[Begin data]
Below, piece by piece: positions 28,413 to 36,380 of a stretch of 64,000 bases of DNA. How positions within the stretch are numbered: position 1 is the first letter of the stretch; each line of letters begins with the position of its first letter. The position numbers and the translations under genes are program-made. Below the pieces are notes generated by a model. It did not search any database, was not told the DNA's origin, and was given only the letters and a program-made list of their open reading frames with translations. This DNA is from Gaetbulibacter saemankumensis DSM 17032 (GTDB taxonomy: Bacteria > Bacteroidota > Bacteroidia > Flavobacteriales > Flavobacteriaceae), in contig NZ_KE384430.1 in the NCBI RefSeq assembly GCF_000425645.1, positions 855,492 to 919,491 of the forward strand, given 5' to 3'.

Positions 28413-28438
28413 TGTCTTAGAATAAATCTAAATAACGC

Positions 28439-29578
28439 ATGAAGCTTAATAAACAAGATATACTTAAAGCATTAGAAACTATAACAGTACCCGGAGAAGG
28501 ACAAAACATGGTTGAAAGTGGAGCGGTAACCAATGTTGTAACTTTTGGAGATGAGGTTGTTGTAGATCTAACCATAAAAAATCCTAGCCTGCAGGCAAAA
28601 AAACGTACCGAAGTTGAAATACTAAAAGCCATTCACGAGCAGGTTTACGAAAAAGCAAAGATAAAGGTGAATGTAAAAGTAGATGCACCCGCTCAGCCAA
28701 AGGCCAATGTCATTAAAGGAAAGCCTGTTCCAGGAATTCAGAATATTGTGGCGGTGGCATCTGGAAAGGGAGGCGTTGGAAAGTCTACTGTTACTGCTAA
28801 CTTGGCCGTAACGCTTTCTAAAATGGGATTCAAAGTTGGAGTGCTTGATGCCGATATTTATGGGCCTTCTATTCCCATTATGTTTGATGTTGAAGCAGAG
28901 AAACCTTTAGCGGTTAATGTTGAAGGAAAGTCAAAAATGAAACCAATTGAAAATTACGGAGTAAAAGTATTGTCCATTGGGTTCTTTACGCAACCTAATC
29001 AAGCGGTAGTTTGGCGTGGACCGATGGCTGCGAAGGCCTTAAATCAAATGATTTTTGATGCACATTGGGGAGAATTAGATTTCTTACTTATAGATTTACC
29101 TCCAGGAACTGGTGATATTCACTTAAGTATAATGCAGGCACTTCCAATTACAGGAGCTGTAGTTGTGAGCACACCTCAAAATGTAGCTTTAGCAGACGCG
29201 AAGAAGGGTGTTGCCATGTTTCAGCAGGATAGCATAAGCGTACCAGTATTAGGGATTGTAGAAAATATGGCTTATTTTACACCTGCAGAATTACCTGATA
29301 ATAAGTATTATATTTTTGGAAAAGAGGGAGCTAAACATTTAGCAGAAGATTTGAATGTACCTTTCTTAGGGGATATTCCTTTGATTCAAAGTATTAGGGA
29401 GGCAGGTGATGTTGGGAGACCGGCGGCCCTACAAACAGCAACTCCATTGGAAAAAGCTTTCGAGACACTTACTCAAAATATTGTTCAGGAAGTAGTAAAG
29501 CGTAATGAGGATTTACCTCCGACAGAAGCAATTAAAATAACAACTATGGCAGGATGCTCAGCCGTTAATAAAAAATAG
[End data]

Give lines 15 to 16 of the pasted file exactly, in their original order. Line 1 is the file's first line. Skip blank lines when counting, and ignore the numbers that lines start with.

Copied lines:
29401 GGCAGGTGATGTTGGGAGACCGGCGGCCCTACAAACAGCAACTCCATTGGAAAAAGCTTTCGAGACACTTACTCAAAATATTGTTCAGGAAGTAGTAAAG
29501 CGTAATGAGGATTTACCTCCGACAGAAGCAATTAAAATAACAACTATGGCAGGATGCTCAGCCGTTAATAAAAAATAG